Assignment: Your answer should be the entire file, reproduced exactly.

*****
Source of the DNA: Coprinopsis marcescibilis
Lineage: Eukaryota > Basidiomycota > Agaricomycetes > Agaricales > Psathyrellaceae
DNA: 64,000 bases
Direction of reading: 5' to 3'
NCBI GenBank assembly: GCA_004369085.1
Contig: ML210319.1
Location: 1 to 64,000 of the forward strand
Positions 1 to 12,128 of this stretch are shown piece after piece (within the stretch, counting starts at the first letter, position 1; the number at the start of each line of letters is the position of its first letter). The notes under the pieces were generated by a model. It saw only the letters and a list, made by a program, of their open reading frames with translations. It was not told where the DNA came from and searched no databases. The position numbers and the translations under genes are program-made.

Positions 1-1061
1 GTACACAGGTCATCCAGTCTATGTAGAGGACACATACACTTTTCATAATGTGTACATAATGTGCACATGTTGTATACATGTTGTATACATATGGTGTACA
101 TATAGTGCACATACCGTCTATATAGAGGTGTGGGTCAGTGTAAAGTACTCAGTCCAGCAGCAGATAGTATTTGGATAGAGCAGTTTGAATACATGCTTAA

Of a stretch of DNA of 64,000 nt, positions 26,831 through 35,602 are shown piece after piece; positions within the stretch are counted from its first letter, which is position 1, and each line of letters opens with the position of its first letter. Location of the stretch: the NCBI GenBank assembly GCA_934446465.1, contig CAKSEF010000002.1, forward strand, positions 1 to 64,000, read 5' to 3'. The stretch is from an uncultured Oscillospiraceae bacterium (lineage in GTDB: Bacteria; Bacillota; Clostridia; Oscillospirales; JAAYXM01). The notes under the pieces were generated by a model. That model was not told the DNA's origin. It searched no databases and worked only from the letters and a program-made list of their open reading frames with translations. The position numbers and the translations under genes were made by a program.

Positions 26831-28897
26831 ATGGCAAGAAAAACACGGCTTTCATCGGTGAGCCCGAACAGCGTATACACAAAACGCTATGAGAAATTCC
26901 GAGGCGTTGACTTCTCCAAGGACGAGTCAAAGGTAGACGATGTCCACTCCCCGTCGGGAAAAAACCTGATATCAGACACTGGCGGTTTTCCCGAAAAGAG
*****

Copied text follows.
Source of the DNA: Coprinopsis marcescibilis
Lineage: Eukaryota > Basidiomycota > Agaricomycetes > Agaricales > Psathyrellaceae
DNA: 64,000 bases
Direction of reading: 5' to 3'
NCBI GenBank assembly: GCA_004369085.1
Contig: ML210319.1
Location: 1 to 64,000 of the forward strand
Positions 1 to 12,128 of this stretch are shown piece after piece (within the stretch, counting starts at the first letter, position 1; the number at the start of each line of letters is the position of its first letter). The notes under the pieces were generated by a model. It saw only the letters and a list, made by a program, of their open reading frames with translations. It was not told where the DNA came from and searched no databases. The position numbers and the translations under genes are program-made.

Positions 1-1061
1 GTACACAGGTCATCCAGTCTATGTAGAGGACACATACACTTTTCATAATGTGTACATAATGTGCACATGTTGTATACATGTTGTATACATATGGTGTACA
101 TATAGTGCACATACCGTCTATATAGAGGTGTGGGTCAGTGTAAAGTACTCAGTCCAGCAGCAGATAGTATTTGGATAGAGCAGTTTGAATACATGCTTAA

Of a stretch of DNA of 64,000 nt, positions 26,831 through 35,602 are shown piece after piece; positions within the stretch are counted from its first letter, which is position 1, and each line of letters opens with the position of its first letter. Location of the stretch: the NCBI GenBank assembly GCA_934446465.1, contig CAKSEF010000002.1, forward strand, positions 1 to 64,000, read 5' to 3'. The stretch is from an uncultured Oscillospiraceae bacterium (lineage in GTDB: Bacteria; Bacillota; Clostridia; Oscillospirales; JAAYXM01). The notes under the pieces were generated by a model. That model was not told the DNA's origin. It searched no databases and worked only from the letters and a program-made list of their open reading frames with translations. The position numbers and the translations under genes were made by a program.

Positions 26831-28897
26831 ATGGCAAGAAAAACACGGCTTTCATCGGTGAGCCCGAACAGCGTATACACAAAACGCTATGAGAAATTCC
26901 GAGGCGTTGACTTCTCCAAGGACGAGTCAAAGGTAGACGATGTCCACTCCCCGTCGGGAAAAAACCTGATATCAGACACTGGCGGTTTTCCCGAAAAGAG